The Internet’s At War Over Guy’s Angry Post About Women Shopping In Pajamas
Some man who thought it was his place to police women posted a complaint on the Facebook page of Tesco, a British grocery store.
His complaint? Two women dared to disturb his wellbeing by wearing pajamas to the grocery store.
In a now-deleted post, Chris Cooke wrote,
Please can you put a rule in place that people like this will not be served in your stores. It’s bloody disgusting.
Cooke’s post included a creeper photo of two young women walking through the grocery store scandalously wearing body-covering pajamas.
Tesco responded to his post, saying,
Although we don’t have a formal dress code in our stores, we rely on our Management Team to use discretion and common sense.
Which is very generous because I would have responded with something like,
Of course, the internet jumped in to comment on the man’s comment, thereby wasting everyone’s time.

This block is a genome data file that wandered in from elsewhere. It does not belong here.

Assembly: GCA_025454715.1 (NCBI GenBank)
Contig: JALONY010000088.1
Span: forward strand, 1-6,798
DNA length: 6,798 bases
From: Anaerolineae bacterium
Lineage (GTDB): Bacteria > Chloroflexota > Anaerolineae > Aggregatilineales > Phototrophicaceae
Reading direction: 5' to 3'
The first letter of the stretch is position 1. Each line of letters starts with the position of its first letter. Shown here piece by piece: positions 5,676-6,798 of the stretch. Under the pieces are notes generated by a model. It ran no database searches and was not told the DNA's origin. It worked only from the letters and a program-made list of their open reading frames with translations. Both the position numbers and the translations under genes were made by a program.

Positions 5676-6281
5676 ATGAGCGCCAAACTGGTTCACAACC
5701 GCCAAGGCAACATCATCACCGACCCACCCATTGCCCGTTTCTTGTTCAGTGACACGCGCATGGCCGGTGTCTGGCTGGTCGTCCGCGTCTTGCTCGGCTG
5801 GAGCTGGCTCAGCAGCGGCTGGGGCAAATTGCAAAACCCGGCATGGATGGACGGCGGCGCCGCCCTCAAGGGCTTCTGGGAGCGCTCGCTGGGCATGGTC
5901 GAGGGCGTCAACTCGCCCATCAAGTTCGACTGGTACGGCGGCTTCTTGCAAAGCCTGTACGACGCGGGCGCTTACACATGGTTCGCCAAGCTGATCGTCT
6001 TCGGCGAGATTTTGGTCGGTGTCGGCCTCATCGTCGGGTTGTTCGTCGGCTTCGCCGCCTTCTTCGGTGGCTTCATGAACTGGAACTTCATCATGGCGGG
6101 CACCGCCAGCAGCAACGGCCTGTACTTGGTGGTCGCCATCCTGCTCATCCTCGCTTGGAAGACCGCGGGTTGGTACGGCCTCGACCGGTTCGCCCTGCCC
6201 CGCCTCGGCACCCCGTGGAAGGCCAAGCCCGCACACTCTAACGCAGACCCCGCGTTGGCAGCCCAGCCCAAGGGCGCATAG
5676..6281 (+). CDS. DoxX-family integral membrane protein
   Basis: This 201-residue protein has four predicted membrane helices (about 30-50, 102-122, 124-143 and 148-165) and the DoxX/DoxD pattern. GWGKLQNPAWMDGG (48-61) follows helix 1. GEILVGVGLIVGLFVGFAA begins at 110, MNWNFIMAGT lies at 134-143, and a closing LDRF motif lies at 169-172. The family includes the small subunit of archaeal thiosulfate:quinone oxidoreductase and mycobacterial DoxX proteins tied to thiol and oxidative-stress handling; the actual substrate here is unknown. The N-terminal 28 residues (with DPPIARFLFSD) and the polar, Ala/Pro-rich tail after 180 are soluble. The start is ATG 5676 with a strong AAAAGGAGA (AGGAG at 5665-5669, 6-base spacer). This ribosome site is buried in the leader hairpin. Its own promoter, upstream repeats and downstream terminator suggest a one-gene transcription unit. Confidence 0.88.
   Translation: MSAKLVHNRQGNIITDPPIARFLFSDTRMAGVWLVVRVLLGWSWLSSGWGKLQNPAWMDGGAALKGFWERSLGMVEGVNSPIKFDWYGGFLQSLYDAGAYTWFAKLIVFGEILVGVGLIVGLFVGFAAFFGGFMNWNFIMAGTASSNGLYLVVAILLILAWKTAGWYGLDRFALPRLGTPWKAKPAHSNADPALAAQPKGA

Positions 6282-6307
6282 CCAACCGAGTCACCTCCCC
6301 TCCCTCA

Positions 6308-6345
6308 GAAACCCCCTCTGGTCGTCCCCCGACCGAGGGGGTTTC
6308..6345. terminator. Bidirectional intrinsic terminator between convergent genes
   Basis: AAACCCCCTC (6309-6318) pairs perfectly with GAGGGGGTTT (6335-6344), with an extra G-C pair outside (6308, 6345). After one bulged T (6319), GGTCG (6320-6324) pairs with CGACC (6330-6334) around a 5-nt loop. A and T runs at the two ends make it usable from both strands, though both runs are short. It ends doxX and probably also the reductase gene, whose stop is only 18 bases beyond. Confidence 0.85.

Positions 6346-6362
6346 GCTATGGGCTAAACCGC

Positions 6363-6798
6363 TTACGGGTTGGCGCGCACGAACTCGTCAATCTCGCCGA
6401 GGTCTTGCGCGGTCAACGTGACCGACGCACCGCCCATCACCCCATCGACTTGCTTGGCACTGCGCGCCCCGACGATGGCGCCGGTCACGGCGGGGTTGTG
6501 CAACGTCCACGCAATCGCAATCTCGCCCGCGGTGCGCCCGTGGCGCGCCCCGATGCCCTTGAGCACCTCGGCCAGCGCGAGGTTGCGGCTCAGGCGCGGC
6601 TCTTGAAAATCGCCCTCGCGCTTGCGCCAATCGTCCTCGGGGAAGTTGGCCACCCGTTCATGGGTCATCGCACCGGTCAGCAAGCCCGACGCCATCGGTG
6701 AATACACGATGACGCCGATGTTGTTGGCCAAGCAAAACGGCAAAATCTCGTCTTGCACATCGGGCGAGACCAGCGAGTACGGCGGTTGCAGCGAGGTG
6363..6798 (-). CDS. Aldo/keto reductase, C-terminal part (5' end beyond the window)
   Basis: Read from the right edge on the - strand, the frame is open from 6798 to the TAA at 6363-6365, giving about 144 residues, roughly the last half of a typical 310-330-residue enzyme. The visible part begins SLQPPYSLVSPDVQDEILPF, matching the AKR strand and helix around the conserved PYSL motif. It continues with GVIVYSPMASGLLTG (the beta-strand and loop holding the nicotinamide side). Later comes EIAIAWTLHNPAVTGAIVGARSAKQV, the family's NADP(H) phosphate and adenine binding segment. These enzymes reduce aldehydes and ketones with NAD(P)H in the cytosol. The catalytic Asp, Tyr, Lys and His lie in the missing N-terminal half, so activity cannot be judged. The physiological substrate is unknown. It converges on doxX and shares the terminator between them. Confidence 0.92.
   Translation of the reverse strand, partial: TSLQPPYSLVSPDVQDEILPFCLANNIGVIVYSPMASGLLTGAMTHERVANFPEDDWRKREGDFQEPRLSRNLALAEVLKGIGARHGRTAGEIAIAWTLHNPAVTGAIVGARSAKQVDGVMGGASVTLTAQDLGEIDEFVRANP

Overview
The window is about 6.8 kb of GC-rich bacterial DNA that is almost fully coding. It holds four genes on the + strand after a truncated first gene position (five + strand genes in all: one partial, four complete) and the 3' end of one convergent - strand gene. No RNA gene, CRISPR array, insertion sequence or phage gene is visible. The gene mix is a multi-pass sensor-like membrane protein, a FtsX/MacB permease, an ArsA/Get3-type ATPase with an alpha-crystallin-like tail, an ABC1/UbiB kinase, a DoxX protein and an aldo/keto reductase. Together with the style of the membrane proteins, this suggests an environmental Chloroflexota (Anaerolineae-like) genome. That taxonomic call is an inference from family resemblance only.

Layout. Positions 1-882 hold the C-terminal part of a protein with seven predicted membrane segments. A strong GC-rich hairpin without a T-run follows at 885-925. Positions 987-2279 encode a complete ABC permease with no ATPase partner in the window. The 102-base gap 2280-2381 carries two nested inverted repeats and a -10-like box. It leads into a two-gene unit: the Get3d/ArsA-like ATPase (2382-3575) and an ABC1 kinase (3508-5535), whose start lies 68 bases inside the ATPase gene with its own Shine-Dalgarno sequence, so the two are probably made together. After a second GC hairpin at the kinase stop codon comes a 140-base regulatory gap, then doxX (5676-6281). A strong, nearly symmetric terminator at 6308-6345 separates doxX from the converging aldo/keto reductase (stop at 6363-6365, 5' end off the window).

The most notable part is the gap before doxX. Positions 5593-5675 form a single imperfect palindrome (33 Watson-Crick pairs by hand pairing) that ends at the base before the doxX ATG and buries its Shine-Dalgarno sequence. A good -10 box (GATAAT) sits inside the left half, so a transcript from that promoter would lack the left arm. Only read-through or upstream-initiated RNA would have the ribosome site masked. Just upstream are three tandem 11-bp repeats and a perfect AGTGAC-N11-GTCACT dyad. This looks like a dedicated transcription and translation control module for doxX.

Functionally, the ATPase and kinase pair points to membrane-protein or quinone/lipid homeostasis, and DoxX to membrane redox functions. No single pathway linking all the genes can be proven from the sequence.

Joel Brackenbury, another man who feels entitled to give his opinion when nobody asked for it, copied Cooke’s original post, writing,
[C]an you please put a rule in place that people like Mr. Cooke will not be served in your stores. I for one find it uncomfortable to have to shop alongside people who spend their time taking photographs of strangers minding their own business rather than just ignoring things that do not affect them in any way, and have seen other people before making complaints on a similar basis.
Good for you, Joel Brackenbury: You get a quarter of a point for hitting the lowest possible level of being a basically decent, non-creeper man.
I can practically feel your patriarchal guilt melting away as you bask in the liberal likes.
Other people commented with their own opinions on strangers.
Many commented on the creep factor of taking a photo of strangers, while others commented on men’s outfits they find offensive, which really does not help the whole “don’t police other people” mentality.
Twitter users got in on the debate, because there’s nothing users love more than jumping in where they have no place to be. In fact, #pyjamas trended in the UK (where they spell “pajamas” “pyjamas”).
In the end, no one won, because this is the internet — where minds are never changed but opinions are blindly screamed into the void forever.
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